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Wallace v. Yanez

United States District Court, D. Nebraska

February 2, 2018

FLOYD L. WALLACE JR., Plaintiff,
v.
NICOLAS YANEZ, 1506; BRIAN DIMINICON, 1988; WILLIAN SEATON, 1761; and OMAHA POLICE DEPARTMENT, Defendants.

          MEMORANDUM AND ORDER

          Richard G. Kopf Senior United States District Judge

         Plaintiff filed his Complaint on August 17, 2017. (Filing No. 1.) He has been given leave to proceed in forma pauperis. (Filing No. 5.) The court now conducts an initial review of Plaintiff's Complaint to determine whether summary dismissal is appropriate under 28 U.S.C. § 1915(e)(2).

         I. SUMMARY OF COMPLAINT

         Plaintiff brings this action against the Omaha Police Department and three Omaha police officers in their individual capacities. Plaintiff alleges that on July 12, 2016, Officers Nicolas Yanez, William Seaton, and Brian Diminico[1] conducted a no-knock raid at Plaintiff's residence, kicked in his door, put guns to Plaintiff's face, and arrested him for a crime he did not commit. Plaintiff alleges the officers arrested him for robbery which “got dismissed” on August 19, 2016. (Filing No. 1 at CM/ECF p.4.) As a result of these events, Plaintiff claims he suffered emotional distress, for which he received treatment while in jail, and that he was evicted and carries that “eviction on [his] record for seven years.” (Id. at CM/ECF p.5.) For relief, Plaintiff seeks $100, 000.00 in damages.

         II. APPLICABLE LEGAL STANDARDS ON INITIAL REVIEW

         The court is required to review prisoner and in forma pauperis complaints seeking relief against a governmental entity or an officer or employee of a governmental entity to determine whether summary dismissal is appropriate. See 28 U.S.C. §§ 1915(e) and 1915A. The court must dismiss a complaint or any portion of it that states a frivolous or malicious claim, that fails to state a claim upon which relief may be granted, or that seeks monetary relief from a defendant who is immune from such relief. 28 U.S.C. § 1915(e)(2)(B); 28 U.S.C. § 1915A(b).

         Pro se plaintiffs must set forth enough factual allegations to “nudge[] their claims across the line from conceivable to plausible, ” or “their complaint must be dismissed.” Bell Atlantic Corp. v. Twombly, 550 U.S. 544, 569-70 (2007); see also Ashcroft v. Iqbal, 556 U.S. 662, 678 (2009) (“A claim has facial plausibility when the plaintiff pleads factual content that allows the court to draw the reasonable inference that the defendant is liable for the misconduct alleged.”).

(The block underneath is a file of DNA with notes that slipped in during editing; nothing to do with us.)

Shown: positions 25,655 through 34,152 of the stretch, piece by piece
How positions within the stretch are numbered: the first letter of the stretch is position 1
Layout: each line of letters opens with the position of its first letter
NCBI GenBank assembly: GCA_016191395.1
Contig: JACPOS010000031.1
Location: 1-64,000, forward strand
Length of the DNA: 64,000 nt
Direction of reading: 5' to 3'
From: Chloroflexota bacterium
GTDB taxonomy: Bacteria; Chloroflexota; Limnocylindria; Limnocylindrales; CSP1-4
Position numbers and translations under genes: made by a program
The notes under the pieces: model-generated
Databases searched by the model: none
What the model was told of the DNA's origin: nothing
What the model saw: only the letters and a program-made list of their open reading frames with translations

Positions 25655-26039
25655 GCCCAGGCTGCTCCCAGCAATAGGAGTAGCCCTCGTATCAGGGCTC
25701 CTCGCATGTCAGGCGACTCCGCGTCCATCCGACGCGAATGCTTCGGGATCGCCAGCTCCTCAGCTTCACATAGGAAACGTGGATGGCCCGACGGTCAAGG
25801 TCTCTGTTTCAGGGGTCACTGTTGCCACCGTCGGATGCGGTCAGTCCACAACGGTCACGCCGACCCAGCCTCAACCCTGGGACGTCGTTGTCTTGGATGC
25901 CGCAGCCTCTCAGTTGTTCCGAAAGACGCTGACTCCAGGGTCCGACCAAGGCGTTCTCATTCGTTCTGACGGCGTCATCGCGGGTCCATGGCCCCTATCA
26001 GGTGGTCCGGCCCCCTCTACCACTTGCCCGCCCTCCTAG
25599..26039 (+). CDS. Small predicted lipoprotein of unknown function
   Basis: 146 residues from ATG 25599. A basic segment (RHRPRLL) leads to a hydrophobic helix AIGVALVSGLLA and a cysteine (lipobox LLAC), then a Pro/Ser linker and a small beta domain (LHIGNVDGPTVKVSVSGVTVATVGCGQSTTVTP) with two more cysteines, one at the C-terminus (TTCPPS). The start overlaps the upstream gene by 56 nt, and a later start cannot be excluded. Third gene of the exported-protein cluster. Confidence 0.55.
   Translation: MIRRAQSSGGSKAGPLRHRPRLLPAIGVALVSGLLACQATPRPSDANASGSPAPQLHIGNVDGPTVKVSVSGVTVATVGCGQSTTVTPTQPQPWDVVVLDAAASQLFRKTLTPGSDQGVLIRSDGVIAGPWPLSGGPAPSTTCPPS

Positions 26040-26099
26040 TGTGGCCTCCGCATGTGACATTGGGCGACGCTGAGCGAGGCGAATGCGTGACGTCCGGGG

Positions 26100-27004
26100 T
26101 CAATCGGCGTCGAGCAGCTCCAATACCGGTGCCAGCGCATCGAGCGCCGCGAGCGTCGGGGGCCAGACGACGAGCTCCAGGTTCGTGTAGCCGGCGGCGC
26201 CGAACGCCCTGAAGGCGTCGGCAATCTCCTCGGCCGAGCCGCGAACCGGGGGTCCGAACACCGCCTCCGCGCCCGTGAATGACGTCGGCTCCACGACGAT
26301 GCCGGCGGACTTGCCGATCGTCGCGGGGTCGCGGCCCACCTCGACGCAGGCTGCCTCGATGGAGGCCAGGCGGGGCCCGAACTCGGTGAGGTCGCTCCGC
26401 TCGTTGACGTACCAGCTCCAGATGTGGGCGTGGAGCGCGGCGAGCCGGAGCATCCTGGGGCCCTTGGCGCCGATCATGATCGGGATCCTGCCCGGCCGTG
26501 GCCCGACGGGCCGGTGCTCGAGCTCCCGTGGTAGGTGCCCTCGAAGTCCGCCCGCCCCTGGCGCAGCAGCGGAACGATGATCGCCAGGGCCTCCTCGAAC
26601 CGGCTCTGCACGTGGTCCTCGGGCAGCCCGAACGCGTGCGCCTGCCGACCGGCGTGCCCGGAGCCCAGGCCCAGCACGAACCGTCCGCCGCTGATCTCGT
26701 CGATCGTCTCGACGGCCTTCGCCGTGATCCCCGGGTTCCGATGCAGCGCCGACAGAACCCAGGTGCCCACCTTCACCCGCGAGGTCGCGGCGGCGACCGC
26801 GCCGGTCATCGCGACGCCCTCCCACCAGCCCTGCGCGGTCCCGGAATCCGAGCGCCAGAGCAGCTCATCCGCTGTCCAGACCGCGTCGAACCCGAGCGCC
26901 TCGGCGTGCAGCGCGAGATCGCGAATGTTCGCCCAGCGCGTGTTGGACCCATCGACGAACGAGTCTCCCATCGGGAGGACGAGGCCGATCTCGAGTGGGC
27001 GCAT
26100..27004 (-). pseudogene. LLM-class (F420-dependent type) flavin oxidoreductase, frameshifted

“The essential function of a complaint under the Federal Rules of Civil Procedure is to give the opposing party ‘fair notice of the nature and basis or grounds for a claim, and a general indication of the type of litigation involved.'” Topchian v. JPMorgan Chase Bank, N.A., 760 F.3d 843, 848 (8th Cir. 2014) (quoting Hopkins v. Saunders, 199 F.3d 968, 973 (8th Cir. 1999)). However, “[a] pro se complaint must be liberally construed, and pro se litigants are held to a lesser pleading standard than other parties.” Topchian, 760 F.3d at 849 (internal quotation marks and citations omitted).

         Liberally construed, Plaintiff here alleges federal constitutional claims. To state a claim under 42 U.S.C. § 1983, a plaintiff must allege a violation of rights protected by the United States Constitution or created by federal statute and also must show that the alleged deprivation was caused by conduct of a person acting under color of state law. West v. Atkins, 487 U.S. 42, 48 (1988); Buckley v. Barlow, 997 F.2d 494, 495 (8th Cir. 1993).

         III. DISCUSSION OF CLAIMS

         Plaintiff asserts claims under 42 U.S.C. § 1983 based on wrongful imprisonment, false arrest, destruction of property, and violations of 18 U.S.C. § 241 and the Fourth Amendment. For the reasons that follow, the Complaint's allegations are insufficient to state a plausible claim for relief.

         A. No Private Right of Action under 18 U.S.C. § 241

         As an initial matter, Plaintiff's claim that his rights under 18 U.S.C. § 241 were violated fails as a matter of law. Section 241 makes it a crime for two or more persons to conspire to violate constitutional or statutory rights. 18 U.S.C. § 241. That provision does not create a private right of action. See Mousseaux v. U.S. Com'r of Indian Affairs, 806 F.Supp. 1433, 1437 (D.S.D. 1992), aff'd in part, remanded in part sub nom. Mousseaux v. United States, 28 F.3d 786 (8th Cir. 1994); see also Davis v. Sarles, 134 F.Supp.3d 223, 228 (D.D.C. 2015).

         B. Claims against Omaha ...


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